OPINION | Growing our own biofuel might make ocean exploration unnecessary
I am an East Londoner, an entertainer, and a very small-scale farmer.
Much has been said about Shell’s quest for oil under our sea bed. But not much has been said about why we even need to find oil, nor have there been too many discussions about seeking alternatives to oil.
Oil is not just about fuel for vehicles. Oil is also vital for the manufacture of plastics — and I urge you to think of how many times in a day you touch and use things made of plastic: food packaging, parts of your vehicle, chairs and tables at work and schools, pens to write speeches, digital equipment to share social media posts about protests, credit cards, dentures, hearing aids, clothing, toiletries, makeup, candles ...
This is a big industry and a big part of modern life. We humans cannot just switch that off overnight.
The quest for oil starts with every person’s quest for stuff. We can’t do without it.
So, while none of us agrees with what is going on off our shores, we haven’t committed to reducing the need for oil, nor have we offered alternative sources for this unfortunately very vital poison.
I spoke with a community leader who represents farmers in the former Transkei and also with a commercial farmer in the Komgha district, both of whom were interested in engaging in conversations about growing biofuels in this area.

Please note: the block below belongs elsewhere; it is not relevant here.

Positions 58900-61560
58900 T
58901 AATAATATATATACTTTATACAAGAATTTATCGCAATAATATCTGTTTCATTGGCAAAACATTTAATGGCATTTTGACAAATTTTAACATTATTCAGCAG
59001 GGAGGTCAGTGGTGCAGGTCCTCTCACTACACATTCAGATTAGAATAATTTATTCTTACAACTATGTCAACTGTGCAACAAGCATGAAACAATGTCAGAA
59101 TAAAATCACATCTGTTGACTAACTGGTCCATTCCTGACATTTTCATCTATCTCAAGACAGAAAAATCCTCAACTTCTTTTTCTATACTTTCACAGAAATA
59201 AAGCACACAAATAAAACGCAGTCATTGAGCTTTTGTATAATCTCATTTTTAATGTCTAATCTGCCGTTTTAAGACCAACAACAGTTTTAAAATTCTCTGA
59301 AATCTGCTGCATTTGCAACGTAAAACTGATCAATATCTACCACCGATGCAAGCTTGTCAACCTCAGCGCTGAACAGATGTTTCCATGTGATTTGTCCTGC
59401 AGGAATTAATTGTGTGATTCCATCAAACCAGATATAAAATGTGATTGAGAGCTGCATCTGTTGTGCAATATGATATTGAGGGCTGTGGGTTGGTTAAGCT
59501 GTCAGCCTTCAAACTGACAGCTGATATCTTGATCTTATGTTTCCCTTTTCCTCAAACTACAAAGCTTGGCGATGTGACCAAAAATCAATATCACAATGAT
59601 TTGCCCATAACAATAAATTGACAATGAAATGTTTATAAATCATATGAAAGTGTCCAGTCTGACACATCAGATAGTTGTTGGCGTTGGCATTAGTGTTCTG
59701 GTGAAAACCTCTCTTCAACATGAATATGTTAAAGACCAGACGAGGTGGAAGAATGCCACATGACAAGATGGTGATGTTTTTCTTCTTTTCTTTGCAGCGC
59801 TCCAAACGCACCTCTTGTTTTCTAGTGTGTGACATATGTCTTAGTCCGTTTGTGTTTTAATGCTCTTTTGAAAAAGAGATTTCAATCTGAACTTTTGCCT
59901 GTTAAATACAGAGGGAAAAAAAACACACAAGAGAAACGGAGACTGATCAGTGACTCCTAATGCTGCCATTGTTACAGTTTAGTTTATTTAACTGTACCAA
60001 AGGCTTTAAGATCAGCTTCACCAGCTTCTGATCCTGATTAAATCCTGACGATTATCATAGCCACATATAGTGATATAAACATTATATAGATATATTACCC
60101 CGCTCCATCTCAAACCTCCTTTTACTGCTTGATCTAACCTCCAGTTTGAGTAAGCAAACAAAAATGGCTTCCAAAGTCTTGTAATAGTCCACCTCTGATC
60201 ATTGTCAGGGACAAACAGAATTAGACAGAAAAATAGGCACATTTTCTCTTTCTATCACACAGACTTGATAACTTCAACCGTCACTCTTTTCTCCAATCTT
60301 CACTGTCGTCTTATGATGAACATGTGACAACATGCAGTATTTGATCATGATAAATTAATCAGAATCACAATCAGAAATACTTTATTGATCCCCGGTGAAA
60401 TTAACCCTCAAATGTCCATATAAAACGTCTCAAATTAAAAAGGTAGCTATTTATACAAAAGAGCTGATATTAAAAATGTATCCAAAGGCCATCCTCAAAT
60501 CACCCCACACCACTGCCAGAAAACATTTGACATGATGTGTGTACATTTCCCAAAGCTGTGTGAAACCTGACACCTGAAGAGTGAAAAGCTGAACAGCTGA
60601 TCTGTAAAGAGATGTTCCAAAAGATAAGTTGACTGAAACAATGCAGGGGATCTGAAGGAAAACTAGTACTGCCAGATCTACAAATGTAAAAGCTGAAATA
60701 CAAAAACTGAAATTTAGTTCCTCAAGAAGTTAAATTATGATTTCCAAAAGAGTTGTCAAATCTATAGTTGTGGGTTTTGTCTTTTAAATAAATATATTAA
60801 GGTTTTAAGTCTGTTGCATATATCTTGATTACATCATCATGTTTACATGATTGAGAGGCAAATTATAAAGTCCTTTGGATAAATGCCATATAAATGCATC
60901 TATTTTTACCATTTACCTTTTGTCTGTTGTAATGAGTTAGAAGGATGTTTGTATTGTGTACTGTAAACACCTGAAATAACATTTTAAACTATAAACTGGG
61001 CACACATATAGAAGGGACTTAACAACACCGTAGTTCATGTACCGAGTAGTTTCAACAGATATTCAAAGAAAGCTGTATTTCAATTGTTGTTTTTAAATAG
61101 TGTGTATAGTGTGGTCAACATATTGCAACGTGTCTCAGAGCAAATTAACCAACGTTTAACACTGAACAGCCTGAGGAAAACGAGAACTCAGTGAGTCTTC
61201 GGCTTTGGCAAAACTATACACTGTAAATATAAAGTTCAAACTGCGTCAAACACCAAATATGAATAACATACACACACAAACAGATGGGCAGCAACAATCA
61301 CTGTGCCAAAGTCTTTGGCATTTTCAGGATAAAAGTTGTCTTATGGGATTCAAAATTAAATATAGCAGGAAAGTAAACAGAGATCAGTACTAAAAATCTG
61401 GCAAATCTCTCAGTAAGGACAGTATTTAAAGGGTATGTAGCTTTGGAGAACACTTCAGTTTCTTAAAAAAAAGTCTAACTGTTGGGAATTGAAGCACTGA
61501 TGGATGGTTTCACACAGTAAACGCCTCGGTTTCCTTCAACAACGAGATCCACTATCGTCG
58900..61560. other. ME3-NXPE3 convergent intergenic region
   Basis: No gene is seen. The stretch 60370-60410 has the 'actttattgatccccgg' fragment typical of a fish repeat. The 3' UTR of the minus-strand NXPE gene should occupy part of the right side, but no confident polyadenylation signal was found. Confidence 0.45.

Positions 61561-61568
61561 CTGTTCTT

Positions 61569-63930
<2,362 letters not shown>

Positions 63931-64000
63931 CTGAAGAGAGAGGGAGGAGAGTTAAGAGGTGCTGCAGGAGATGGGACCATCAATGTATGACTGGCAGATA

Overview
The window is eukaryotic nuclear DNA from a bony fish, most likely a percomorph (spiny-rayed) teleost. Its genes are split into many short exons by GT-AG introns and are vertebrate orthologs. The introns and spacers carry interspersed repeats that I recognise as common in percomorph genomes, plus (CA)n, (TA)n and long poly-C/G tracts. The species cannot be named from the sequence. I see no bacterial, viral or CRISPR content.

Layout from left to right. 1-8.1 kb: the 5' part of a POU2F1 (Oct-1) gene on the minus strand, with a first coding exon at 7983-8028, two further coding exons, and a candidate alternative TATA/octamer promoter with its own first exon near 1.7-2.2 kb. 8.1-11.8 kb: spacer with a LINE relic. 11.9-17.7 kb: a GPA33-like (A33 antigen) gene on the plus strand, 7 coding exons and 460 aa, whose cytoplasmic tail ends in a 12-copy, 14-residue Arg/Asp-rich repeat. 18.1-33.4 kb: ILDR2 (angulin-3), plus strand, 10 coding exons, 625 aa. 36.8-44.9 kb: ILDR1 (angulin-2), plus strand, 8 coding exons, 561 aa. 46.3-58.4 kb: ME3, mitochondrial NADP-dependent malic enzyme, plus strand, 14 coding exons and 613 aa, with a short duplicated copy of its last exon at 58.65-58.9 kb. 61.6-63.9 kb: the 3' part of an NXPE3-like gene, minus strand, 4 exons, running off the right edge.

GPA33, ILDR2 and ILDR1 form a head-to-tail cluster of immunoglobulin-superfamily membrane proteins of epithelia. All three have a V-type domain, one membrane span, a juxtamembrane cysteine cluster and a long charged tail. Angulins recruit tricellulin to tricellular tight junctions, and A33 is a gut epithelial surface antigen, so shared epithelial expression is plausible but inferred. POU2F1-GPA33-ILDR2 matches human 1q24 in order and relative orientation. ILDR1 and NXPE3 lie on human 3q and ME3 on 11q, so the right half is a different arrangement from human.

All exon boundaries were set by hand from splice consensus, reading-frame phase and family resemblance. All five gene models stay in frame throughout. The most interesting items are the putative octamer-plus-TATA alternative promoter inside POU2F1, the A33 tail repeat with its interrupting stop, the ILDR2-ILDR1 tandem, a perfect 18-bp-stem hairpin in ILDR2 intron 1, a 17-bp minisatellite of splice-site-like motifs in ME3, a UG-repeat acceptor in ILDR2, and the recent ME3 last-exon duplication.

The community leader had concerns over food security, biodiversity, and environmental effects; the commercial farmer expressed frustration over the lack of infrastructure and legislation to enable the viability of the processing of biofuel crops.
These are good starting points for good conversations.
Our climate here along this stretch of coastline is perfect for hemp, cannabis, sunflowers, maize, canola, soya beans. Further up the coast, sugar cane and sugar beet. These are all biofuel crops.
The SA government released a biofuels industrial strategy document in December 2007 which acknowledged that 14% of arable land in this country is underutilised.
In other studies, biofuel crops are grown on marginal lands not easily used for food production, thus reducing the conﬂict with food crops and offering a new source of income to struggling farmers.
The growing of biofuel crops in such cases can lead to the restoration of degraded vegetation and also carbon sequestration.
According to the government report, farmers located in underdeveloped land will be encouraged through co-operatives, where possible, to participate in the running of biofuel refineries.
Biofuels can be produced locally, creating jobs in the same region where they will be consumed and reducing the transportation costs and emissions associated with shipping those to the point of sale.
Producing bioethanol is cheaper than producing petrol.
In comparison with fossil fuels, bioethanol and biodiesel contain smaller concentrations of chemicals and so produce cleaner emissions.
Fossil fuels are a finite source of energy which will eventually run out.
Biofuels can be grown every year.
It’s a no-brainer: we do not need to be siphoning oil out of the sea bed.
It must be said that the growing of biofuels is not necessarily a lesser evil, but with the minds, hearts and passion gathered here today and along the country’s coastlines, I trust we can find ways to manage the effect of our actions when it comes to growing our oil.
So, I ask Shell and our government to come and have that long-overdue conversation with us, the communities being affected by this particular quest for oil, the communities who will be heavily affected should a viable oil source be found beneath our waves.
I, for one, am not excited about the possibility of an oil rig off the coast, not in our waters, not in our weather.
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